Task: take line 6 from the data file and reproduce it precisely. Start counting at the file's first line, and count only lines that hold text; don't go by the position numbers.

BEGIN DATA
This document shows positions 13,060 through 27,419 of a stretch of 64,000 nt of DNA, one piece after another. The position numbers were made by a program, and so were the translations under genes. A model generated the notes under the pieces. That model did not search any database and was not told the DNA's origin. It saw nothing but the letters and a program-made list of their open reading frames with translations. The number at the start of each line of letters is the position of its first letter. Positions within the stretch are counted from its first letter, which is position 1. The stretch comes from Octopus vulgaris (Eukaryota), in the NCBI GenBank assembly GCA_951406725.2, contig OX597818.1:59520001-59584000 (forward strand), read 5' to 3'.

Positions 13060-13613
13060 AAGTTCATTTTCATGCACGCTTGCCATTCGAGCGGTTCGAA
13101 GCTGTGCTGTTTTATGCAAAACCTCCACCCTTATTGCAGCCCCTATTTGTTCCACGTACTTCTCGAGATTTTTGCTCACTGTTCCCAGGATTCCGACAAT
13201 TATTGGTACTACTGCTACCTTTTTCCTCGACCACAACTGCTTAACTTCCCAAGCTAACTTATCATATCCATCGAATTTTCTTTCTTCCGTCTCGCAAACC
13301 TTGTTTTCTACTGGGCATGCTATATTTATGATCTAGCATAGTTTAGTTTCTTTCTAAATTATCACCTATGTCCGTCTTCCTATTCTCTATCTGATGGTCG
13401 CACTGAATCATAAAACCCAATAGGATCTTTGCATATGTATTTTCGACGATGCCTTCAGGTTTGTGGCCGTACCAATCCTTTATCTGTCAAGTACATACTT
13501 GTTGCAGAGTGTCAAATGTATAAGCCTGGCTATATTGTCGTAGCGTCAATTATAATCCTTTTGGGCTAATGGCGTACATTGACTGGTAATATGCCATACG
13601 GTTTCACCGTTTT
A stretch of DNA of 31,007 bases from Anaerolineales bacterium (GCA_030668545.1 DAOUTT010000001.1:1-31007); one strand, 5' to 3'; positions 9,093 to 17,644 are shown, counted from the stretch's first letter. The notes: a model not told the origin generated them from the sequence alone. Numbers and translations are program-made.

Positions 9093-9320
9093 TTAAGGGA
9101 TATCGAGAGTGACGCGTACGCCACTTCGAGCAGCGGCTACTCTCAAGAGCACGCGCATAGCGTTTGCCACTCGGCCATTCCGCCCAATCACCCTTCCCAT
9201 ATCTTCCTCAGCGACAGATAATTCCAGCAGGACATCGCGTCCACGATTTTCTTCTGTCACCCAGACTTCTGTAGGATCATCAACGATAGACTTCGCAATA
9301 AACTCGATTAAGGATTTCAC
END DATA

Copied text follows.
13301 TTGTTTTCTACTGGGCATGCTATATTTATGATCTAGCATAGTTTAGTTTCTTTCTAAATTATCACCTATGTCCGTCTTCCTATTCTCTATCTGATGGTCG